But Elise Higgins, a lobbyist for the Kansas chapter of the National Organization for Women, called a ban on sex-selection abortions "nearly impossible to enforce" and said abortion rights supporters didn't testify against it partly because they view other measures as more serious threats to reproductive health care access.
"The stated aim of this legislation is to ban sex-selective abortions, but its effects will only be to limit women's decision making capabilities and criminalize health providers," NOW said in a statement.
Since Brownback became governor in January 2011, Kansas has restricted private health insurance coverage for abortions, tightened limits on late-term abortions and strengthened requirements for doctors to notify a parent or guardian when a minor seeks an abortion.
The state also has imposed health and safety regulations specifically for abortion clinics, though a lawsuit has prevented their enforcement.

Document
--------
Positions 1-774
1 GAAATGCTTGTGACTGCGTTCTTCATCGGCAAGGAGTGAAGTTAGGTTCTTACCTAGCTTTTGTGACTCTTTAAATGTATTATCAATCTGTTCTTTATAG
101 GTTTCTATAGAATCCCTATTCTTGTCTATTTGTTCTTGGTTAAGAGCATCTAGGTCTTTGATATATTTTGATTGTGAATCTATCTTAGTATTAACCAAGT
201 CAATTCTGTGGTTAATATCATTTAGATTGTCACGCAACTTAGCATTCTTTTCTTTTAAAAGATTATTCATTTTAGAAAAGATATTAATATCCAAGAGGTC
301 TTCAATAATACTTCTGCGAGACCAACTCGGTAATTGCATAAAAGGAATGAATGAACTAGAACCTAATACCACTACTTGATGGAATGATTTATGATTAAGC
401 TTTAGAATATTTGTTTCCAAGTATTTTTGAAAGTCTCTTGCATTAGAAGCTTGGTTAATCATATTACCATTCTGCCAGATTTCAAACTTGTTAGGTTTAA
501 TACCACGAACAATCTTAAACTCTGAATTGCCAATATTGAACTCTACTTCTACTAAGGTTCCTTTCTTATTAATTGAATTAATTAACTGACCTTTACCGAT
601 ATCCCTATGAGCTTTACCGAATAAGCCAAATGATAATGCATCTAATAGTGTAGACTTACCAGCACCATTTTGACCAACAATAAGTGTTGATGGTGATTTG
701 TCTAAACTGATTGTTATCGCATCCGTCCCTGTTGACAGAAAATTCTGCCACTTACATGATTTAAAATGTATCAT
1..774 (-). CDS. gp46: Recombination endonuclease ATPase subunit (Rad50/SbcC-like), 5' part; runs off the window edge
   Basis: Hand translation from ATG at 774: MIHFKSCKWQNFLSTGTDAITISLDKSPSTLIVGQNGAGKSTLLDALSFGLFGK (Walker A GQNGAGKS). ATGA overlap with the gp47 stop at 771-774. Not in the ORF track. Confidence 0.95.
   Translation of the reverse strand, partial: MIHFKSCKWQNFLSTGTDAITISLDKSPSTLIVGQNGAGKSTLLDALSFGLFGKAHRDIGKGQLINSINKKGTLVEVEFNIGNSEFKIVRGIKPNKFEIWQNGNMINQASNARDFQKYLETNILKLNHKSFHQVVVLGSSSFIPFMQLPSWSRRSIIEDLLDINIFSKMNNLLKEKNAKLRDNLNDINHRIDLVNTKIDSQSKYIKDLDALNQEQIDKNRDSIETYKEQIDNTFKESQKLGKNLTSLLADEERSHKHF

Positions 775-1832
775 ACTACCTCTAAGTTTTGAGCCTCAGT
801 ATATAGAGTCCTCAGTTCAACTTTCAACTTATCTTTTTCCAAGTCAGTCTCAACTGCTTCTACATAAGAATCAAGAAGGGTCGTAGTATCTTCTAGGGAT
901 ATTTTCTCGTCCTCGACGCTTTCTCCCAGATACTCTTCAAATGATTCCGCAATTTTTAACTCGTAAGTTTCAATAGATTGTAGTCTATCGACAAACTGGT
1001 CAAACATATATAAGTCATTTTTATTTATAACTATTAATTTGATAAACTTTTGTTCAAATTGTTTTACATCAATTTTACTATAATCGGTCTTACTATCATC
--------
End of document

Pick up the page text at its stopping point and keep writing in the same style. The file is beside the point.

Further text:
This year, Kansans for Life wants to strengthen the state's "informed consent" law directing physicians to give patients certain information before performing an abortion and to ensure that taxpayer dollars aren't used to finance abortions even indirectly through tax credits or exemptions.
Sex-selection abortion ban is SB 141. Informed consent, taxpayer funding measures are contained in HB 2253.
Kansas Legislature: http://www.kslegislature.org
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